June, July, August, or September???
But unlike former Governor Jim McGreevey, who in his resignation speech set a specific date for leaving office, Frank never did so. In fact, as June approached, she changed her resignation date to July. Subsquently, she said she would resign when the borough's 2009 budget is adopted on final reading.
That could very well postpone her resignation until August. Last year, political conflict over the state budget resulted in that budget being adopted later than the June 30 state-mandated deadline. This led to a delay in the allocation of state aid for municipalities. Since municipalities do not adopt their budgets until they have a definite number regarding the amount of state aid to be received that year, last year, most municipalities on calendar year budgets, including Highland Park, did not adopt a final budget until August. Home and property owners had to be given extensions on their tax bills because of this delay.
Many may ask, what difference does Frank's resignation date make? The answer is, it could make a huge difference. It could mean the difference between the borough holding a special election this November to replace her versus having to wait a year for that election with a mayor chosen not by the people but solely by the 26 members of the Municipal Democratic Committee.
According to state law, if a municipal elected official resigns 51 days or more before the day of the General Election (this year, that date is November 3, 2009), a special election must be held to fill that vacancy. In other words, the Municipal Democratic Committee can choose the person they want to replace Frank, but that person would still have to run for election in November, and anyone else interested in the mayor's position would have the option of running against the party candidate as an independent.
However, if Frank resigns later than 51 days before the General Election, state law mandates the special mayoral election be postponed until the next November (2010 in this case). That means whoever is selected by the Municipal Democratic Committee--someone likely to have Frank's stamp of approval--would have an entire year to serve as mayor before facing an electoral challenge.
Fifty-one days before Election Day comes out to be Sunday, September 13. Because that falls on a weekend, Frank must submit her formal resignation by Friday, September 11; if she fails to do so, there will be no special election until November 2010, and Highland Park residents will be forced to go an entire year with a mayor we didn't elect.
Many politicians around the state have, in the past, manipulated the calendar and deadlines to give their allies an additional year in power and thereby circumvent the will of the public. It is absolutely essential that this not be allowed to happen in Highland Park.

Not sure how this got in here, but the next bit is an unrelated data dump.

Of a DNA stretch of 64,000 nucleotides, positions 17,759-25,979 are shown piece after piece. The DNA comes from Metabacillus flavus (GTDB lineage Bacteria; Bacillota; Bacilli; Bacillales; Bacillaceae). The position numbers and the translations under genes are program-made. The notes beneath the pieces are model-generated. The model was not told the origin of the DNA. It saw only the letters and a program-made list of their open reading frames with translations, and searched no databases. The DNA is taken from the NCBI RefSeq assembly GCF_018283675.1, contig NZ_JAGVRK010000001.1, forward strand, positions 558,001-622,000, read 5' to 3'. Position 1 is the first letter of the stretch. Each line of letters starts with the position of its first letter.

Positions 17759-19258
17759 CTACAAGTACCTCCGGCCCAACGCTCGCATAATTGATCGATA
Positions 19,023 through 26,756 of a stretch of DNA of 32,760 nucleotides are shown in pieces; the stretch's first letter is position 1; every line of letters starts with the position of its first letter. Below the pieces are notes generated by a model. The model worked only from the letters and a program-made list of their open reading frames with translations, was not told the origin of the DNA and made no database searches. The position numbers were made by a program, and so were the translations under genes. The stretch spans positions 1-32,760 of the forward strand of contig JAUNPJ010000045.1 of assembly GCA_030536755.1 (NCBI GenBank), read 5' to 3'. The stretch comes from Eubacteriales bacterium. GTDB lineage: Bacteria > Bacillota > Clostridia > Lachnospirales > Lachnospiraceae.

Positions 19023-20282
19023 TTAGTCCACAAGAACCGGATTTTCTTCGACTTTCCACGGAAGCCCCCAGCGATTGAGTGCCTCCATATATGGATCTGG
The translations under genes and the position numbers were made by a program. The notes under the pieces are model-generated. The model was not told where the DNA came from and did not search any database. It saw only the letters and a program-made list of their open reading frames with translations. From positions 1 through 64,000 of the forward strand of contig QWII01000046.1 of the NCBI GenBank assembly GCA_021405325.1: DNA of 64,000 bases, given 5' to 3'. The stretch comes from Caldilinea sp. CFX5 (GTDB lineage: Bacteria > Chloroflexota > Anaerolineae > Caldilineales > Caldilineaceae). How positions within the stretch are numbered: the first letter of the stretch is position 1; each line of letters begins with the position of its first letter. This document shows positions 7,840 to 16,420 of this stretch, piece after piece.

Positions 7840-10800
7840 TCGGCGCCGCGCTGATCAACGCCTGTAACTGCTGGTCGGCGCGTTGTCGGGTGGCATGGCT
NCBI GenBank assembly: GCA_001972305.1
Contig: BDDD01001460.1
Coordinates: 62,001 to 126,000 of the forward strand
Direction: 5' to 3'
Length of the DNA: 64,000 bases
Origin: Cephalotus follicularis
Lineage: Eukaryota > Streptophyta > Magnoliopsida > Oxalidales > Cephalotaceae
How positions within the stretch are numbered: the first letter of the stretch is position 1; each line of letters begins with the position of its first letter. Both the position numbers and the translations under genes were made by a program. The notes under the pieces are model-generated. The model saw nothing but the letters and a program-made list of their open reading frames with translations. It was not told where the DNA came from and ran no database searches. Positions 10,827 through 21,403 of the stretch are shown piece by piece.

If the final budget is not adopted until August, the following scenario is very plausible: the mayor could claim that too many council members were away on vacation in August as a justification for postponing her resignation until September. At that point, there is little time left. If a council meeting lacks a quorum or must be postponed in those first 11 September days, the voters lose the chance to select our next mayor for another year.
What is scary right now is that few people are even aware that we will have to hold a special election for mayor. The Star Ledger, as stated in an earlier post, erroneously reported that the next mayor will be chosen solely from a pool of three names to be considered by the Municipal Democratic Committee. That may very well be what Frank and her supporters want the public to believe. But it is not the truth.
With or without a stamp of approval from the Municipal Democratic Committee, any borough resident who is a citizen and 18 or older can seek election as Highland Park's next mayor. Potential candidates must obtain petitions from the Middlesex County Clerk's office and are required to obtain the signatures of 50 registered voters in town. Those voters can be of any party affiliation. These petitions must be submitted to the Middlesex County Clerk's office by 4 PM on Friday, September 11.
This is a golden opportunity for anyone interested in serving our borough and bringing new leadership to this community. Members of the public have the right to know that this opportunity will exist.
If you or anyone you know is interested in running for mayor, don't wait for a resignation announcement because if it comes at the last minute, you won't have enough time to get the required petition signatures. Instead, get a copy of the petition now and start gathering the signatures, with the assumption that we will have a special election for mayor. The County Clerk's office has vouched that doing this is perfectly legal.
At the same time, it is important for as many citizens as possible to publicly demand that Frank resign before the September 11 deadline and give the people of our community the chance to choose our next mayor. We must make it clear that deliberately manipulating deadlines to assure another year of political control is a disservice to the public and to democracy and will not be tolerated.